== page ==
Popular Science Monthly/Volume 30/January 1887/Correspondence



Messrs. Editors:

WILL you kindly allow me a few lines of your valuable space in the correspondence column of the "Monthly" tor the purpose of correcting an error which you have made in noticing my memoir on "A Navajo Skull," on page 279 of the December (1886) issue of your journal, as well as to make a few comments thereon?

You have ascribed the authorship of my monograph on the Navajo skull to no less an eminent biologist and anthropologist than Sir William Turner, F.R.S., and, as much as I feel honored by your oversight, it had better perhaps be corrected to stand otherwise. Dr. Turner, indeed, is the author of the valuable "Additional Note on the Navajo Skull," which you properly attribute to him. It supplements my memoir and adds thereto information which, owing to my far removal from the literature of such subjects, I could not supply. Dr. Turner kindly rounded off my work for me, and both papers appeared together in the "Journal of Anatomy." He subsequently sent me a few "reprints" of his note, and I sent you a copy, so that you would have the case complete before you.

The only point that you call attention to in your December notice of the memoir in question is, that It relates "to the examination of the skull of a Navajo Indian of about forty years of age, who came to his death by a gunshot-wound of the head." As true as this undoubtedly is, and as common as such specimens are (dead from such a cause I) on the plains of New Mexico, I must believe you have quite overlooked the two important points I endeavored to bring out in the paper. The minor point which I invite attention to is. that the specimen exhibits a wonderfully interesting example of that rare injury, the result of certain gunshot-wounds known to surgeons as "fracture by contrecoup."

But the main object of the memoir is widely removed from this and completely ignored by yourselves. From the data furnished by the Otis "Catalogue of Crania," in the Army Medical Museum, I was enabled to present, for the average male Navajo's skull, the cranial capacity, the facial angle, the length, the zygomatic diameter, etc.; and I further tabulated this information in such a way that it became presentable for comparison. I then carefully compared the skull before me with it, and pointed out how it diverged from the average measurements as given in the previous data. The plate illustrates the skull seen from the four principal views, and I take this occasion to thank my engravers for the exceedingly handsome lithograph they succeeded in obtaining from my original drawings. The "Journal of Anatomy" has kindly published for me since a similar paper (illustrated), devoted to a like comparative examination of the leading characteristics of the skull among Navajo children.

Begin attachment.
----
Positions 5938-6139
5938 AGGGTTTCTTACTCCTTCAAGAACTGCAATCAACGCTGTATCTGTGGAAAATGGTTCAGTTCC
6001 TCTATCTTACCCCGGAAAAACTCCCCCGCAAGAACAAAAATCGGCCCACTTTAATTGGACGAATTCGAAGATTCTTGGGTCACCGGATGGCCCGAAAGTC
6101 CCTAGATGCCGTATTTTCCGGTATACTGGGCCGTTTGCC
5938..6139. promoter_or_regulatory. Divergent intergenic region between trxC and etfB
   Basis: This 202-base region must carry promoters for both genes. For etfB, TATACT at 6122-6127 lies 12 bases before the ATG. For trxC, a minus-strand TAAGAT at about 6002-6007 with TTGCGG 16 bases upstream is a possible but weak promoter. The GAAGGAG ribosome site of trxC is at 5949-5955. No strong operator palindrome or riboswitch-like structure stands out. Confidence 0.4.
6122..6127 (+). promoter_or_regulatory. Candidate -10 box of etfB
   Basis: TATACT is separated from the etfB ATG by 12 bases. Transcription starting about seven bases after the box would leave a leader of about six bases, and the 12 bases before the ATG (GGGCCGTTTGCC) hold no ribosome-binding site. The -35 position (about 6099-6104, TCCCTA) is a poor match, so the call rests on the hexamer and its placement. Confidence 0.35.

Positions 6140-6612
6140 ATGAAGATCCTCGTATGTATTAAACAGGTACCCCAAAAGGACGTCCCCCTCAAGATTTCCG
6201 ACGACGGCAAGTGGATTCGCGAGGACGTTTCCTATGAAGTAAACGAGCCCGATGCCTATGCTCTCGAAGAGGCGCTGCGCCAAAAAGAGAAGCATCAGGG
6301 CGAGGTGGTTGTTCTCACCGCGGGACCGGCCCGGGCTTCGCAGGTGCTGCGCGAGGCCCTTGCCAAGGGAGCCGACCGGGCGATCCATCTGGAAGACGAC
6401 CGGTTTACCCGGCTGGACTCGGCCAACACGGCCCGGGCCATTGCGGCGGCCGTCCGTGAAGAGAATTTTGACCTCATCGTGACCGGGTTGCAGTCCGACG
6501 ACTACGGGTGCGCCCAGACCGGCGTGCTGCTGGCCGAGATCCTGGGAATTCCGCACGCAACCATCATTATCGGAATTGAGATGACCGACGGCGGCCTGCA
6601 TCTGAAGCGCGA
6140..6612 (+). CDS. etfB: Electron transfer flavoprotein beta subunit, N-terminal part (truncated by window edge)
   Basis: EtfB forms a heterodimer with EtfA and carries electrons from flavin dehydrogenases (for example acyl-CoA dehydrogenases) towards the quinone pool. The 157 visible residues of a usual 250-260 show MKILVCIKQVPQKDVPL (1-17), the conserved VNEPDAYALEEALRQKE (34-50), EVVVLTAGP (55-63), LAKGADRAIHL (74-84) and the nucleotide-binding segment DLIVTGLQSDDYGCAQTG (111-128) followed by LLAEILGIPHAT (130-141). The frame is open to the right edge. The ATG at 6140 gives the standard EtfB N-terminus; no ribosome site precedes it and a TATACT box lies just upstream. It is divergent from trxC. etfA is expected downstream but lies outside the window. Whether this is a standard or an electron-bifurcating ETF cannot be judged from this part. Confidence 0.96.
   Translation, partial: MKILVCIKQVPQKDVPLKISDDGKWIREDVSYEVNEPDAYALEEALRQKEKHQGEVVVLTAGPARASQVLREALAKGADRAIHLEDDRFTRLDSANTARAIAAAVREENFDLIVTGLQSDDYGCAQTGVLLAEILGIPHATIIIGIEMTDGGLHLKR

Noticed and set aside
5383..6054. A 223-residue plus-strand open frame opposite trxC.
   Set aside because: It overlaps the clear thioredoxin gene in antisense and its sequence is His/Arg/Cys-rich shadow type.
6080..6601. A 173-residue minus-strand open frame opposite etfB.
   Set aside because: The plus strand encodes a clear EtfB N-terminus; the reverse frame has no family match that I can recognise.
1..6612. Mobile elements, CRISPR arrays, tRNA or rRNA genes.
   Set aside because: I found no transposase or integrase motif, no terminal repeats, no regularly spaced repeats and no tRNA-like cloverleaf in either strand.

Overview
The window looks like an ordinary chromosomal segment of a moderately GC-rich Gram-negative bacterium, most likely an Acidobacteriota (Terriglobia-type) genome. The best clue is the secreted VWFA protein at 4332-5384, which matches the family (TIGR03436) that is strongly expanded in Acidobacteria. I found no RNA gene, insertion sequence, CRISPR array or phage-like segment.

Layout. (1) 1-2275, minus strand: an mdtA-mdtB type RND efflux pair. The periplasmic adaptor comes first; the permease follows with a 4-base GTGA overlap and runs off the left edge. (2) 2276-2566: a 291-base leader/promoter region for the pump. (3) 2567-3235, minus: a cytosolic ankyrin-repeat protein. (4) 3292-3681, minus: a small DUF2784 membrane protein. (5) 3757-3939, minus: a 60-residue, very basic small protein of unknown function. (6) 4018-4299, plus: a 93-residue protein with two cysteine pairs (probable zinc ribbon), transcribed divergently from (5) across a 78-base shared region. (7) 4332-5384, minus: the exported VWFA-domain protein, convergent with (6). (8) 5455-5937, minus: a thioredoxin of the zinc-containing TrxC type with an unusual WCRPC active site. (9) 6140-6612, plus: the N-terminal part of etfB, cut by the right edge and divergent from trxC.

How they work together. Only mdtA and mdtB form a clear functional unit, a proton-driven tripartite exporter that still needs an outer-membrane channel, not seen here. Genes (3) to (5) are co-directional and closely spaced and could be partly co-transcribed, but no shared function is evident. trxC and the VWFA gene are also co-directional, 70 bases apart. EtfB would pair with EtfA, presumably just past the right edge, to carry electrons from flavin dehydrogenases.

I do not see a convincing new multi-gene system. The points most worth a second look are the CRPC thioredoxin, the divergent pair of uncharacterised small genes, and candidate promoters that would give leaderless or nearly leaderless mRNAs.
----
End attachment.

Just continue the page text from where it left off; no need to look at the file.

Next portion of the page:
It stands to reason that to devote a handsome plate and the valuable space in the "Journal of Anatomy" simply to the examination of a single Indian skull, however meritorious it might be made, would hardly be tolerated; whereas the comparative examination of the data brought out through a study of the characteristics of the different tribes of our North American Indians is a subject which I deem to be one of no little importance.

R. W. Shufeldt.
Fort Wingate, New Mexico,
November 27, 1886.